Apple has recently announced that it will be discontinuing the iPod Shuffle and Nano, marking the company’s continuing commitment to its flagship iPhone product.
The devices have reportedly been removed from Apple’s online store and the company is slowly phasing them out from retail locations.
“Today, we are simplifying our iPod lineup with two models of iPod Touch, now with double the capacity, starting at just $199, and we are discontinuing the iPod Shuffle and iPod Nano,” said Apple in a statement.
Two models of the iPod Touch will still be available, Apple said, starting at $199 with increased capacities at 64GB for $199 and 128GB for $299.
The Nano and Shuffle came out in 2005, two years before the introduction of the iPhone, as less expensive and smaller alternatives to Apple’s standard iPod, which was launched by Steve Jobs in 2001 with space for “1,000 songs in your pocket”.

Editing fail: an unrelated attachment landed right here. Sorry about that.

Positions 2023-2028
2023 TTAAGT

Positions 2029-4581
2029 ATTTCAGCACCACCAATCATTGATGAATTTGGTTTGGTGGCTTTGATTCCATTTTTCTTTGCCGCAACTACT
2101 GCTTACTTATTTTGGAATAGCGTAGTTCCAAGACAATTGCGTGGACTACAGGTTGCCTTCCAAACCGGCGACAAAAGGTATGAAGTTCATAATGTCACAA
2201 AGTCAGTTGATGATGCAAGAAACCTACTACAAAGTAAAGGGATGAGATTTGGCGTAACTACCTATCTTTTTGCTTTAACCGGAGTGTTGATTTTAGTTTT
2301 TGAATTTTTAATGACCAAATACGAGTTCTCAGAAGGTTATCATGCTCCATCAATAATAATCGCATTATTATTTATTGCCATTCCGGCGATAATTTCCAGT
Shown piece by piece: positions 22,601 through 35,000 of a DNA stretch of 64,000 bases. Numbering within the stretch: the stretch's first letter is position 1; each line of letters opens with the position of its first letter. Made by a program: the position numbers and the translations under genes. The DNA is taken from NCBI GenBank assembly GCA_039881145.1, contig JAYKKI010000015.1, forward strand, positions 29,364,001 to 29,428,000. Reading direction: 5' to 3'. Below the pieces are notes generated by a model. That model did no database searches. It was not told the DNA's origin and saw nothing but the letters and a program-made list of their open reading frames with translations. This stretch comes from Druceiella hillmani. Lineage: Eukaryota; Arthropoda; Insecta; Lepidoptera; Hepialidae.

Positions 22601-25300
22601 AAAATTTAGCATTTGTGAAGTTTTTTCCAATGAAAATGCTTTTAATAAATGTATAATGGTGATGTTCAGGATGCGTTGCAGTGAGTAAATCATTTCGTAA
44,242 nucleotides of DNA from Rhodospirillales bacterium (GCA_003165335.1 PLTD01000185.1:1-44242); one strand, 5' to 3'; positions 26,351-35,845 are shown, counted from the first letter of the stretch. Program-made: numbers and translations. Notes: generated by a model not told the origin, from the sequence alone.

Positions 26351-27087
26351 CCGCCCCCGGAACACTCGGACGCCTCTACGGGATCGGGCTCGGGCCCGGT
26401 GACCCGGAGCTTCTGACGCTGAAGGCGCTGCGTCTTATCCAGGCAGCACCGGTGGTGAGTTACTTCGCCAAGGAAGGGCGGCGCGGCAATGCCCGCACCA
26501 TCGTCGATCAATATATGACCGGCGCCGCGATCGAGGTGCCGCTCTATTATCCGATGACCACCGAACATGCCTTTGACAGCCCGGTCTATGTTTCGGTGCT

Apple stopped updating the Nano and Shuffle in 2012 and 2010 respectively, and discontinued the successors of the original 2001 iPod, the iPod Classic.
In October 2014, the company sold 2.6 million iPods, far fewer than the 39.3 million iPhones sold that quarter. Since then, the iPod’s influence has continued to diminish, as thinner phones with more storage and faster Internet speeds made streaming services like Apple Music more attractive.
According to reports, one reason Apple may be phasing the iPod Shuffle out is that it doesn’t have Bluetooth, which means it won’t work with Apple’s latest wireless headphones, AirPods. Neither iPod supports Apple Music, Apple’s online streaming service for audio and video.
Users should still be able to find some remaining iPod shuffle and nano units from authorised retailers until stock runs out.